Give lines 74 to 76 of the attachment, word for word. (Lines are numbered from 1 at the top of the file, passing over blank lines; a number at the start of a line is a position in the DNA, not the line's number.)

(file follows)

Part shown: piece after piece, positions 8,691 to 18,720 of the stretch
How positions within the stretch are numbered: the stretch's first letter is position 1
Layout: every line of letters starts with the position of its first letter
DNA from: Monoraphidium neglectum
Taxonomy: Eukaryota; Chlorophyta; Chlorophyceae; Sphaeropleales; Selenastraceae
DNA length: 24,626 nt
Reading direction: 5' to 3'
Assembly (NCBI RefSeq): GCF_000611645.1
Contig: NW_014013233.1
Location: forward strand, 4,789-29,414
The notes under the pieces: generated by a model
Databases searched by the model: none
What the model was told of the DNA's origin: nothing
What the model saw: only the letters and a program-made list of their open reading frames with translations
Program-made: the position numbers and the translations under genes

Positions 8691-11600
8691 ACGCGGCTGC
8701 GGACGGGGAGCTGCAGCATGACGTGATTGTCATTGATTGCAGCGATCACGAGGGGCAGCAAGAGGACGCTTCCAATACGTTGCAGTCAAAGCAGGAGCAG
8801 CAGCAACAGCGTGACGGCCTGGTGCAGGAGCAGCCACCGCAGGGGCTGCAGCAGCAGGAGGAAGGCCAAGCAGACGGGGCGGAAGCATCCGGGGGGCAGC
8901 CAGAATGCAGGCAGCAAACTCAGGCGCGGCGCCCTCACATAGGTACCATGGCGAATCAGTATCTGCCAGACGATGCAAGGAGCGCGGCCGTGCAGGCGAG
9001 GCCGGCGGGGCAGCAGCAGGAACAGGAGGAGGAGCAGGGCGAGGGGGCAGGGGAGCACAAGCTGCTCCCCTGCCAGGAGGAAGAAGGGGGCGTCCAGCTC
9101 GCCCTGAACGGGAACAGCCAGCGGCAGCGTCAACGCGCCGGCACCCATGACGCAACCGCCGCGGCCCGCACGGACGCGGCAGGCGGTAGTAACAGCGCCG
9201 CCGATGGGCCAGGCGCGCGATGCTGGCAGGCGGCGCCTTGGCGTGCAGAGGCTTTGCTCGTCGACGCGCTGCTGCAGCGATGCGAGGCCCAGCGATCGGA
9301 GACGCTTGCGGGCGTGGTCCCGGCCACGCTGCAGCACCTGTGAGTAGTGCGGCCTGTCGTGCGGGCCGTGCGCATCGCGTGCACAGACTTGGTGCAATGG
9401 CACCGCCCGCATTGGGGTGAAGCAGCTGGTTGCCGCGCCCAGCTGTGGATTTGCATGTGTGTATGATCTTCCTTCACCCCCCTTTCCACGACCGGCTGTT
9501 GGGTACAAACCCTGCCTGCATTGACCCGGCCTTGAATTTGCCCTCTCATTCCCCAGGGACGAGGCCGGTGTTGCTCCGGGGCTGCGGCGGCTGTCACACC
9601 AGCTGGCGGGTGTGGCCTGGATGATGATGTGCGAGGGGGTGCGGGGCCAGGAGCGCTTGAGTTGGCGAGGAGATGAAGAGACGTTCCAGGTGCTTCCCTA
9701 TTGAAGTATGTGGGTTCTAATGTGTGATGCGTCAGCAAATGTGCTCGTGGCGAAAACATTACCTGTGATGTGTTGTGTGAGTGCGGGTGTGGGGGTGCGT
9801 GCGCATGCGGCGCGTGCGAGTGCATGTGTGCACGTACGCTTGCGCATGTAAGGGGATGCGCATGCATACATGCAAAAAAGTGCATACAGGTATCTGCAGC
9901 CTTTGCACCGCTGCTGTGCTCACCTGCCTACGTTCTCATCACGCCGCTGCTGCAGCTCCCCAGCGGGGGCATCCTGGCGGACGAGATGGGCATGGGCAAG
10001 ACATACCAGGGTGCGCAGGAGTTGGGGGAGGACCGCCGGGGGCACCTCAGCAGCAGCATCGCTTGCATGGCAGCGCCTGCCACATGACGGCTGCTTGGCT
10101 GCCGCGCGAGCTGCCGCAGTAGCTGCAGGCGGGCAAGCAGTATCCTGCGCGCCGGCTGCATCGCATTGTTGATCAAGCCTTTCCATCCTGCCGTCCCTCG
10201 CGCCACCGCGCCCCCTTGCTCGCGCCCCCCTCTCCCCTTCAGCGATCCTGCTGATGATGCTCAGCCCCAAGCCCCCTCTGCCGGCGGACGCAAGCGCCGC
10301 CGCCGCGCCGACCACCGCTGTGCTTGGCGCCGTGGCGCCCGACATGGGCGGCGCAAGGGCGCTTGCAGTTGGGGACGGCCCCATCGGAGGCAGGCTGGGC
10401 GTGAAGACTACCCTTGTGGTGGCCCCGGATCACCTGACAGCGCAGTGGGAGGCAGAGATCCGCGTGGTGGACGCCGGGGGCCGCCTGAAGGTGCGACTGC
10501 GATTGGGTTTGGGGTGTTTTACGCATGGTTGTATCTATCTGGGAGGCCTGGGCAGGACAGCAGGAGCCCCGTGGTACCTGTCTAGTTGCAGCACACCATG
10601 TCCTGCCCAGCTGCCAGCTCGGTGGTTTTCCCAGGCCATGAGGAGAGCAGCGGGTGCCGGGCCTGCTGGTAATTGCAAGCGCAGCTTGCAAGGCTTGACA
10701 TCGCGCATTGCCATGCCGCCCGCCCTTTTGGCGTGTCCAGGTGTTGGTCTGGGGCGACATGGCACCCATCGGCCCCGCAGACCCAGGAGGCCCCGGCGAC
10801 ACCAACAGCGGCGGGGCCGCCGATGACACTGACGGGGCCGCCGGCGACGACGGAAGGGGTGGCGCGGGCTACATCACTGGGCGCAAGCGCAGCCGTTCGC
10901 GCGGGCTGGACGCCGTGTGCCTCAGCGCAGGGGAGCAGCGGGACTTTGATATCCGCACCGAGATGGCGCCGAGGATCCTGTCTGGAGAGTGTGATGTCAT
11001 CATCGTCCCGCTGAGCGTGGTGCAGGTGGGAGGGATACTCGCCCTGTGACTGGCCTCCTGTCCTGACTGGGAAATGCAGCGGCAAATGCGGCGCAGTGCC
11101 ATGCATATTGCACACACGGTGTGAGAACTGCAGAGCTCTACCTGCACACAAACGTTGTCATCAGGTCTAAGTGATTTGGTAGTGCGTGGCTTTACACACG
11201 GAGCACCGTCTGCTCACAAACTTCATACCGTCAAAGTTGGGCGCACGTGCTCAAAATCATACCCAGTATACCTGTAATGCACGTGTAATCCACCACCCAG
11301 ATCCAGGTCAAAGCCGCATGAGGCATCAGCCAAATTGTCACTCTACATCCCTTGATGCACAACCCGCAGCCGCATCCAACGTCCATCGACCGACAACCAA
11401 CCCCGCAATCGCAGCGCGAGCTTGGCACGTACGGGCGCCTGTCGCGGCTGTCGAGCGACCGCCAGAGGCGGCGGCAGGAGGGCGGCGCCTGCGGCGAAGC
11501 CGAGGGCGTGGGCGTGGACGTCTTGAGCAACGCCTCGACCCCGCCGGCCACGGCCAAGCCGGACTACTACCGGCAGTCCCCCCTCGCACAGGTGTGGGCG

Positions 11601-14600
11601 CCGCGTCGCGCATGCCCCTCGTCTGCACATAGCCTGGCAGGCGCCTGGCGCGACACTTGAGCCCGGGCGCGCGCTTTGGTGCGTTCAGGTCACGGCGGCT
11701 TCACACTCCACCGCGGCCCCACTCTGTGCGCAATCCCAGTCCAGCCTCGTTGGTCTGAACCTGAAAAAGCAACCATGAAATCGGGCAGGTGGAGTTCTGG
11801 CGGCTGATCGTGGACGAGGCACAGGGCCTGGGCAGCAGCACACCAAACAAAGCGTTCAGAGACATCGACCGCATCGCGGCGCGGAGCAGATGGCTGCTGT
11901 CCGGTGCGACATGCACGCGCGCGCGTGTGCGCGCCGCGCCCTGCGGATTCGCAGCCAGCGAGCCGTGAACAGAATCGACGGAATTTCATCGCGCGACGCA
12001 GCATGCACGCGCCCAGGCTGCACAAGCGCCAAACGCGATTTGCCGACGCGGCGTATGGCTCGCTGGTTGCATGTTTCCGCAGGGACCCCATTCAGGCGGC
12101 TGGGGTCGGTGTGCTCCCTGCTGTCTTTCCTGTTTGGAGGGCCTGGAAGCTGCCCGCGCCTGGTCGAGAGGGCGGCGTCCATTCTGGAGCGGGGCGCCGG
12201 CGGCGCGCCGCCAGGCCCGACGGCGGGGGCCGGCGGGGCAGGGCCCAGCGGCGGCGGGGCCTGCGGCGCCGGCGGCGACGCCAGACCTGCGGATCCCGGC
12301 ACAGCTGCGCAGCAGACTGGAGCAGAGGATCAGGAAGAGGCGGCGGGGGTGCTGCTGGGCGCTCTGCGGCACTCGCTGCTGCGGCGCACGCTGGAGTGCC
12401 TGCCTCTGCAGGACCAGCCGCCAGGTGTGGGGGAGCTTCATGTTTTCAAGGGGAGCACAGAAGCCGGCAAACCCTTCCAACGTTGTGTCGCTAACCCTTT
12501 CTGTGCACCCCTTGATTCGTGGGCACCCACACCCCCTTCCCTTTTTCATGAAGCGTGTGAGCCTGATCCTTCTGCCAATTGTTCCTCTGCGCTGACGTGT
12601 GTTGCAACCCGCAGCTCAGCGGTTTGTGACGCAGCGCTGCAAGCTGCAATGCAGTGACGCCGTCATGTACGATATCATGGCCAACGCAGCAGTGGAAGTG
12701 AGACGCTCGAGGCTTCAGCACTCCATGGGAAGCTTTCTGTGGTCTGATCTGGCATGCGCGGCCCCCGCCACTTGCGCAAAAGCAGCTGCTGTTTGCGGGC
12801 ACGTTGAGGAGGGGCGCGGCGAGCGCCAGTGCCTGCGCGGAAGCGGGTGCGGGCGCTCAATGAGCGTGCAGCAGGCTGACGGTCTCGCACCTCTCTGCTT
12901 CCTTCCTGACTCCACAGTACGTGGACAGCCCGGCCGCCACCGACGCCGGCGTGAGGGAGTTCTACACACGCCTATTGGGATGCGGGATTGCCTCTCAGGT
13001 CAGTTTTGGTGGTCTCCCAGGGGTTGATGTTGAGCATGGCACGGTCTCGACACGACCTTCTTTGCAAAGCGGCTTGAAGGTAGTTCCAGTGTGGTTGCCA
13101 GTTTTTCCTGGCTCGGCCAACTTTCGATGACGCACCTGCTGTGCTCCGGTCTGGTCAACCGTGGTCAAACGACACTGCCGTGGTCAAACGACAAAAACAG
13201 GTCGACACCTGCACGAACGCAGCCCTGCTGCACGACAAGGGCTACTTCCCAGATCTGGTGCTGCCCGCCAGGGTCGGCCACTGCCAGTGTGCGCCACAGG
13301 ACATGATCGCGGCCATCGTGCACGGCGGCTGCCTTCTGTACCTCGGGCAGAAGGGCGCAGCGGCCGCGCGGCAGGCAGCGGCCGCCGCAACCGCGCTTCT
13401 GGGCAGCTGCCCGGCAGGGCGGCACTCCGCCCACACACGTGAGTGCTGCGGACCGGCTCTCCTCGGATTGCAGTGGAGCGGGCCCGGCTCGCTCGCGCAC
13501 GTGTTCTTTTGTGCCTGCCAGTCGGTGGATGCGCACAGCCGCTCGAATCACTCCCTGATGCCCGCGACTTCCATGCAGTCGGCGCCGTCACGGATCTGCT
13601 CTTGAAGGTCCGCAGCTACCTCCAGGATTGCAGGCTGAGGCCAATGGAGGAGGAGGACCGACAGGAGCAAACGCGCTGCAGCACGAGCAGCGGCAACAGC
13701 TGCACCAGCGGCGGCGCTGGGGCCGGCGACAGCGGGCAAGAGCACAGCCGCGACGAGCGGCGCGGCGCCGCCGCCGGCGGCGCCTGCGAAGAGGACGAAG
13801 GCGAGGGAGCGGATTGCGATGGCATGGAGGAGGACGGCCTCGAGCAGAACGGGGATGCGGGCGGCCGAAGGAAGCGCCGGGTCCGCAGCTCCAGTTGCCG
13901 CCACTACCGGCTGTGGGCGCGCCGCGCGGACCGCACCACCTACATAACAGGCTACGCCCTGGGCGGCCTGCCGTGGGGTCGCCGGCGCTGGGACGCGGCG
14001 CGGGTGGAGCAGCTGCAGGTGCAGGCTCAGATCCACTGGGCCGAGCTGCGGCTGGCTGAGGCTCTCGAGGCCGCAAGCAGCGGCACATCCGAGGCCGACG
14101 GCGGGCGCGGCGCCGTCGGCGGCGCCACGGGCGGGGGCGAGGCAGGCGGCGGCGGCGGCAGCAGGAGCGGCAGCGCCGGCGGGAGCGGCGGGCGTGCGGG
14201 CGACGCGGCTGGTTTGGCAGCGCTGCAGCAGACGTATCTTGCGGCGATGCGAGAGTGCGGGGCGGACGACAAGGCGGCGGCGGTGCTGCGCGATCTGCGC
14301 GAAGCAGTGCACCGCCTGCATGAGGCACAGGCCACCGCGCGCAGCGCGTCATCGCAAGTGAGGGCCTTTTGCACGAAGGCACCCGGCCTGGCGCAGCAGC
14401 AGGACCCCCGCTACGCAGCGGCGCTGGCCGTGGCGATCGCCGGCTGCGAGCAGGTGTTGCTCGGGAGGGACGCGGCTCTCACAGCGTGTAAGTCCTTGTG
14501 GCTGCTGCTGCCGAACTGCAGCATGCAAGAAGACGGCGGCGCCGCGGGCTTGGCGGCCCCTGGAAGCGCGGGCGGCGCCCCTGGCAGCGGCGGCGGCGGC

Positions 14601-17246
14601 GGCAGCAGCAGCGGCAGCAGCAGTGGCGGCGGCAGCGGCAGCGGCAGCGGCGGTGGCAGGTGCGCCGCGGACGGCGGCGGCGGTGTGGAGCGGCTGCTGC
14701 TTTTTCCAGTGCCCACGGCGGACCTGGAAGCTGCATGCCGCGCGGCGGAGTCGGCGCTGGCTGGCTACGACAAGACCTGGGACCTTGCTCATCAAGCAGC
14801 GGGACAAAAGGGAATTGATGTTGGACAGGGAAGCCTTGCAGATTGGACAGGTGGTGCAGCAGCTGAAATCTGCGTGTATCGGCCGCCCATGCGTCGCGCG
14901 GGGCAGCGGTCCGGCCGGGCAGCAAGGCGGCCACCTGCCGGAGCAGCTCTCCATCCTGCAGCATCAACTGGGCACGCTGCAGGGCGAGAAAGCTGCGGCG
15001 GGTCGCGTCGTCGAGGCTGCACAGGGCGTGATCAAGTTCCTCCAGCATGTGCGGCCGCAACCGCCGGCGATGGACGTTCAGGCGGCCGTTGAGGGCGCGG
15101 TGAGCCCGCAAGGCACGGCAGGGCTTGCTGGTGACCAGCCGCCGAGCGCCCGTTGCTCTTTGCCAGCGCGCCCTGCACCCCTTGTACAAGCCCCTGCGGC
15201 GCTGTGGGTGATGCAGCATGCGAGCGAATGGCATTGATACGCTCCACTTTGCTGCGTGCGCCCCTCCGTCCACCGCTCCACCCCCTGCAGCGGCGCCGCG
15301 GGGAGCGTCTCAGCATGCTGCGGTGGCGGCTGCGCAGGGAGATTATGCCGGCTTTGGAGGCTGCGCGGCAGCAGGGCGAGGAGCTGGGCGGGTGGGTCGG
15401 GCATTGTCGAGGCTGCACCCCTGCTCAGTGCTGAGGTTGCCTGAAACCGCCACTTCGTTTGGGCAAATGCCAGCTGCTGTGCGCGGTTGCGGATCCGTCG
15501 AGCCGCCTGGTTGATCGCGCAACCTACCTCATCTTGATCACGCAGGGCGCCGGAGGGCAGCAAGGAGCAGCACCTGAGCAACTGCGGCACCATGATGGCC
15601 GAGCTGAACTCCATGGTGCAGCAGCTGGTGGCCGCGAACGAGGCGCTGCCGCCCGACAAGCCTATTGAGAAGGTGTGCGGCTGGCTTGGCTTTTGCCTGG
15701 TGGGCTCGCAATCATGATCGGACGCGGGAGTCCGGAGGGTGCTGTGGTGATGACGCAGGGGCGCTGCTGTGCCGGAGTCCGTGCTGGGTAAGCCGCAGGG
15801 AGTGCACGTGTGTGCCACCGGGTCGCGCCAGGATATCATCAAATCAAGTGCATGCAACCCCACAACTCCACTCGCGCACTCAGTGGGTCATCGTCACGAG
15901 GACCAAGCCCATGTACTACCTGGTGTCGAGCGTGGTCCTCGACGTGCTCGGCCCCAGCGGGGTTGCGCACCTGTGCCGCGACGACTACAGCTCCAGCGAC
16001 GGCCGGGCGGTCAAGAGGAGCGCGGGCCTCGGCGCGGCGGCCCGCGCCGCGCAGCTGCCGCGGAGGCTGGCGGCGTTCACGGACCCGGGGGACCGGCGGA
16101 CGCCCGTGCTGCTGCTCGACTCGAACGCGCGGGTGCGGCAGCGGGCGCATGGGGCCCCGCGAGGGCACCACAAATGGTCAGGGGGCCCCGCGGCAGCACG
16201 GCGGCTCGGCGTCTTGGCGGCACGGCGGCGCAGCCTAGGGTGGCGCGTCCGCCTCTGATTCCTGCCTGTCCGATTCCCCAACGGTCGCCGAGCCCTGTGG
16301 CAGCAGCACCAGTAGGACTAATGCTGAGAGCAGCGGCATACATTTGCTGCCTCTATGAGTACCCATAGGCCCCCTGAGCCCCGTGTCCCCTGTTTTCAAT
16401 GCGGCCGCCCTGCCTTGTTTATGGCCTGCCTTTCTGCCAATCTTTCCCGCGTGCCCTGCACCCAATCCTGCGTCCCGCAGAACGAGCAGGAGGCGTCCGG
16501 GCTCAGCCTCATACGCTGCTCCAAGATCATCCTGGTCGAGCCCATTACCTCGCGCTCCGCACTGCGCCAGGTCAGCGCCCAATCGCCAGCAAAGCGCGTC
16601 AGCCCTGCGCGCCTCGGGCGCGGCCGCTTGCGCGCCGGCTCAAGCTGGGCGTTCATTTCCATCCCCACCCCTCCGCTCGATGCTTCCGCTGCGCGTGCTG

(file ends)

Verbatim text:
14201 CGACGCGGCTGGTTTGGCAGCGCTGCAGCAGACGTATCTTGCGGCGATGCGAGAGTGCGGGGCGGACGACAAGGCGGCGGCGGTGCTGCGCGATCTGCGC
14301 GAAGCAGTGCACCGCCTGCATGAGGCACAGGCCACCGCGCGCAGCGCGTCATCGCAAGTGAGGGCCTTTTGCACGAAGGCACCCGGCCTGGCGCAGCAGC
14401 AGGACCCCCGCTACGCAGCGGCGCTGGCCGTGGCGATCGCCGGCTGCGAGCAGGTGTTGCTCGGGAGGGACGCGGCTCTCACAGCGTGTAAGTCCTTGTG